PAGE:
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Sunday, March 19, 2006
Greenhut: Sorry to say, 'I told you so' on Iraq
There's a part of me that wants to say, "I told you so," as the nation thinks about the three-year anniversary this weekend of the U.S. invasion of Iraq and what it means for the nation's security, for the future of the Middle East, for the federal budget and for the image of this democratic nation throughout the world.
Clearly, the war has not improved U.S. security or helped the Middle East. The war certainly hasn't led to the domino effect predicted by ideologues who thought that one nation after another would move from dictatorship to Western-style democracy. The U.S. budget has taken a hit, with the war costing upwards of $200 billion. America's prestige - for those who care about such things - is at an all-time low.
Quite obviously, Iraq is descending into civil war. The democratic government the Bush administration is championing may, at some point, become an Islamic dictatorship, not too different from what one finds in neighboring Iran. The country is in shambles, and the death toll is appalling: 2,300 American soldiers and 25,000 to 30,000 Iraqis, not to mention the tens of thousands who have been injured, according to most guestimates.
The justification for invading Iraq has shifted as much as the sands of the desert outside Baghdad. First, we needed to invade because of the threat from Saddam Hussein's weapons of mass destruction. No such weapons have been found, despite three years of searching. Then there was the next rationale, going to Iraq to stop al-Qaida. Again, no evidence has ever linked Saddam to al-Qaida, and certainly the country is now more a magnet for Islamic terrorists than it was before.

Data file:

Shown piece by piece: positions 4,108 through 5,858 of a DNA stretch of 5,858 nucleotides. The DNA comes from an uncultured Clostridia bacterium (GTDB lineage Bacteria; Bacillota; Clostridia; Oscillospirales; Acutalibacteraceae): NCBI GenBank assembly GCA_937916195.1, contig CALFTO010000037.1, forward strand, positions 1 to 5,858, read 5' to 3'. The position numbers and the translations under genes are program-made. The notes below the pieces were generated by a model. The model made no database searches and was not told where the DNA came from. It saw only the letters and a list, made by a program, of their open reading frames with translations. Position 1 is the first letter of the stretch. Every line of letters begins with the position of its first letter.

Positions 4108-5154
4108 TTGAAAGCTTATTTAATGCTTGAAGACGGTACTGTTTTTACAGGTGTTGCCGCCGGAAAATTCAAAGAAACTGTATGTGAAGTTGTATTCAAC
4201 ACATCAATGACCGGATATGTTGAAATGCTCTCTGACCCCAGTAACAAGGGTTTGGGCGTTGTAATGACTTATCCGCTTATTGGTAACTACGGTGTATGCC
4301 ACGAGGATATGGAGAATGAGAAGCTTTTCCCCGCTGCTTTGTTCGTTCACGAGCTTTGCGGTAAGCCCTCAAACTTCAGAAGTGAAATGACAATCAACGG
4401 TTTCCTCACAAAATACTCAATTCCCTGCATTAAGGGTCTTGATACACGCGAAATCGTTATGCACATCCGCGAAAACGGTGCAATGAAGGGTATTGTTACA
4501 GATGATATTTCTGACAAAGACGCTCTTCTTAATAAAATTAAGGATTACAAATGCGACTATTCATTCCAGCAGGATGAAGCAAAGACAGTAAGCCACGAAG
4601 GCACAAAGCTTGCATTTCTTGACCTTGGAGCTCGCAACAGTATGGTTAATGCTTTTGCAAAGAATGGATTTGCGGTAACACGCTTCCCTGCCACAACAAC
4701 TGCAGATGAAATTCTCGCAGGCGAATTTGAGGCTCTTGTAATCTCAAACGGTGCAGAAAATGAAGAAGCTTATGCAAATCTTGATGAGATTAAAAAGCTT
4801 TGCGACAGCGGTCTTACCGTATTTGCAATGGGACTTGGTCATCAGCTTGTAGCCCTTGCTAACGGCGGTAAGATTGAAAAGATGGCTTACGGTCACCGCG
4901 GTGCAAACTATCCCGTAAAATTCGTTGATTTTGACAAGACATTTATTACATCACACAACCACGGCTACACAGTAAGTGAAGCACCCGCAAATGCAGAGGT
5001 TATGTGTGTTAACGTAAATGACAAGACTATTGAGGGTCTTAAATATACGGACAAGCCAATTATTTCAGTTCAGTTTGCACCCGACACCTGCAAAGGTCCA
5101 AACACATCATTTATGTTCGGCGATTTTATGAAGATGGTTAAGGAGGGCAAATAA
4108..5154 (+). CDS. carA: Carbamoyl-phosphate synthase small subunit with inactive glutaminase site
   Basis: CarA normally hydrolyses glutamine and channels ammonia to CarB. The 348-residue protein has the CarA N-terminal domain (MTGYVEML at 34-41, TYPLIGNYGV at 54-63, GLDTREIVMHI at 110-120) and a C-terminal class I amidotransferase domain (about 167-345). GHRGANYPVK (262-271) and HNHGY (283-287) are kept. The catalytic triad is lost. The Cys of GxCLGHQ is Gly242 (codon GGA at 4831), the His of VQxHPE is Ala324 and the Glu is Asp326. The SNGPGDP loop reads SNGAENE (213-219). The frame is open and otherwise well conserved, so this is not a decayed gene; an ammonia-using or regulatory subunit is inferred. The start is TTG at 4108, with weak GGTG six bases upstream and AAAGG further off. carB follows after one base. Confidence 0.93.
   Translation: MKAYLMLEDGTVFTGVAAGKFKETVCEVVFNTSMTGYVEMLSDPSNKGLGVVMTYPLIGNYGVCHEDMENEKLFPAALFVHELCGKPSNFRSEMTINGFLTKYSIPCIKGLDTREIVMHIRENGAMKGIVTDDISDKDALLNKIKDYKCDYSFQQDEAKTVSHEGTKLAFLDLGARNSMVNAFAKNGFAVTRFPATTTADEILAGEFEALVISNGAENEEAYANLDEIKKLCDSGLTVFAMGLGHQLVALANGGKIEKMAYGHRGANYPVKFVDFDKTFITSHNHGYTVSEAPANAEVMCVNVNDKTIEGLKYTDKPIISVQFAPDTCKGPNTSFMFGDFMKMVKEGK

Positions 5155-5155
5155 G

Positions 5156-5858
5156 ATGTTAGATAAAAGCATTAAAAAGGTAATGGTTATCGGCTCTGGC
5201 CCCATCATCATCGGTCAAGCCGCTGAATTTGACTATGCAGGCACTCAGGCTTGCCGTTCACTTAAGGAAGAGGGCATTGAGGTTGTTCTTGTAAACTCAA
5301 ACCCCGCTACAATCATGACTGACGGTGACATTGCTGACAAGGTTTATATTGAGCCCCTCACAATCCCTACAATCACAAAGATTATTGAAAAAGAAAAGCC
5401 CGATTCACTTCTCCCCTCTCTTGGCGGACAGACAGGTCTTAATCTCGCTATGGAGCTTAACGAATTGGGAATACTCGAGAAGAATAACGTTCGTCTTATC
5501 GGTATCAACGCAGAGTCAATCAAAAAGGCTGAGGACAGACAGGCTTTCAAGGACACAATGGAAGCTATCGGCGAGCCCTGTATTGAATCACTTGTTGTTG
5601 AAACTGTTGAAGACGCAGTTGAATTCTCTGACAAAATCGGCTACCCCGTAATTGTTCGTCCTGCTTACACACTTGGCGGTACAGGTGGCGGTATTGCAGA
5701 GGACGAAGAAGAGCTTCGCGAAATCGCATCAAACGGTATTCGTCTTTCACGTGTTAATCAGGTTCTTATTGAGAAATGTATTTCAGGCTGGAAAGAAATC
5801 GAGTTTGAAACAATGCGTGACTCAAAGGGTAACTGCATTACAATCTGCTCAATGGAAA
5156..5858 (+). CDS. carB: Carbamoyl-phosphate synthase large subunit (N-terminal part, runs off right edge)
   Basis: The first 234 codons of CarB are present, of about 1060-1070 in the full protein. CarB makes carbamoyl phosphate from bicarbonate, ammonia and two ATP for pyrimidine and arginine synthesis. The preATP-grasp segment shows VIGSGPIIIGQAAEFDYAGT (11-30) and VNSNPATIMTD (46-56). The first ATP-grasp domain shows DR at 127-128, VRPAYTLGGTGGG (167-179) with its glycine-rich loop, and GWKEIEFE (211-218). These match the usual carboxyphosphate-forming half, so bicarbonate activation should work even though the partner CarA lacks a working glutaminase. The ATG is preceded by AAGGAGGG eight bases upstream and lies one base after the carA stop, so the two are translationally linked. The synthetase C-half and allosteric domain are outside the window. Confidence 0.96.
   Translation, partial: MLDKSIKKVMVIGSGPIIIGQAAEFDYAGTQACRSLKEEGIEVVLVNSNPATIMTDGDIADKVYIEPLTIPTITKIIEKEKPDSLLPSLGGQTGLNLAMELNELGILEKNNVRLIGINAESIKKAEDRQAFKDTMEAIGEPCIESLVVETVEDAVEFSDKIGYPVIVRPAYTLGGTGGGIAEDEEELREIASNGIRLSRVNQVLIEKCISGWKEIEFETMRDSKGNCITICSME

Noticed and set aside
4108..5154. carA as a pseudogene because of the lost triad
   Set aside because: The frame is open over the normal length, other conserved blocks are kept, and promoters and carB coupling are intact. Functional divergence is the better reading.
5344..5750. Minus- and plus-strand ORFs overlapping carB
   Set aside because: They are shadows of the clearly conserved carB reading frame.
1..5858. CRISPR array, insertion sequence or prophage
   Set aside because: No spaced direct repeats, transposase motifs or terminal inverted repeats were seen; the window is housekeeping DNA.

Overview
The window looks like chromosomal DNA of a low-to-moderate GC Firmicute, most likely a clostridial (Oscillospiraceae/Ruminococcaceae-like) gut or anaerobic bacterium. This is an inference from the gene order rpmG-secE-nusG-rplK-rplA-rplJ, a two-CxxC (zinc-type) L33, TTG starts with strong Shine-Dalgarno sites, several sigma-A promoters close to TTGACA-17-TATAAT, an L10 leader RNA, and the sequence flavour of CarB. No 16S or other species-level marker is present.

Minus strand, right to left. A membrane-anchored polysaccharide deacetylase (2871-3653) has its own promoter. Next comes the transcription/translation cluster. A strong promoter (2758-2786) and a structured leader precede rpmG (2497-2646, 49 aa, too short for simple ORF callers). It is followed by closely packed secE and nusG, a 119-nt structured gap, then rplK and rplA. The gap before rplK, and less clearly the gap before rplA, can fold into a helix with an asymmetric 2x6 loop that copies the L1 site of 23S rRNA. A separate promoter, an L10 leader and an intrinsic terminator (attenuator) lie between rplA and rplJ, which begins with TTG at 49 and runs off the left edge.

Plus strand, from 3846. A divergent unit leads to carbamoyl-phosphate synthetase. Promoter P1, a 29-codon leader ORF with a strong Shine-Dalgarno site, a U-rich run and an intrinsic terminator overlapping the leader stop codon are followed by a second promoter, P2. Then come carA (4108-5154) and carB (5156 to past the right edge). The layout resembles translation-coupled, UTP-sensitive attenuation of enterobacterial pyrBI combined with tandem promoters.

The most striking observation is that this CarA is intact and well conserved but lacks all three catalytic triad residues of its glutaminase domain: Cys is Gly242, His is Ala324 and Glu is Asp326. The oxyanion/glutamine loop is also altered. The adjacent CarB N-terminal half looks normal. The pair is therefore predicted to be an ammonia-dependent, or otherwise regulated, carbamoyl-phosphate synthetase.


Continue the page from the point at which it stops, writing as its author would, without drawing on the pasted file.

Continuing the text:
Finally, we heard the "we must democratize Iraq" rationale. It's a Johnny-come-lately argument. Few Americans would have supported a war with that goal. It's a given that Saddam Hussein was a brutal dictator and deserves anything he's got coming to him. That still doesn't legitimize democracy-building as a legitimate U.S. war aim. If it is, then our nation really ought to get busy, given the scores of nations across the globe that are suddenly in the need of regime change.
Things have gone pretty much as the Register's editorial page had predicted. "At some point, even the most ardent war supporters have to realize that the United States Treasury isn't a bottomless pit. ... Imposing democracy on a people from the top down perhaps has worked a time or two under certain unusual circumstances, but it's not the model," I wrote in an April 2003 column. Later that month, I argued that the rise of Islamic fundamentalism "seems to have taken the Bush administration and its neoconservative supporters by surprise."
Many war supporters are coming to the same conclusion, however belated. Professor Francis Fukuyama joined a group of neoconservatives who warned President Clinton in 1998 about "a threat in the Middle East more serious than any we have known since the end of the Cold War." The letter urged the president to adopt a new strategy that "should aim, above all, at the removal of Saddam Hussein's regime from power."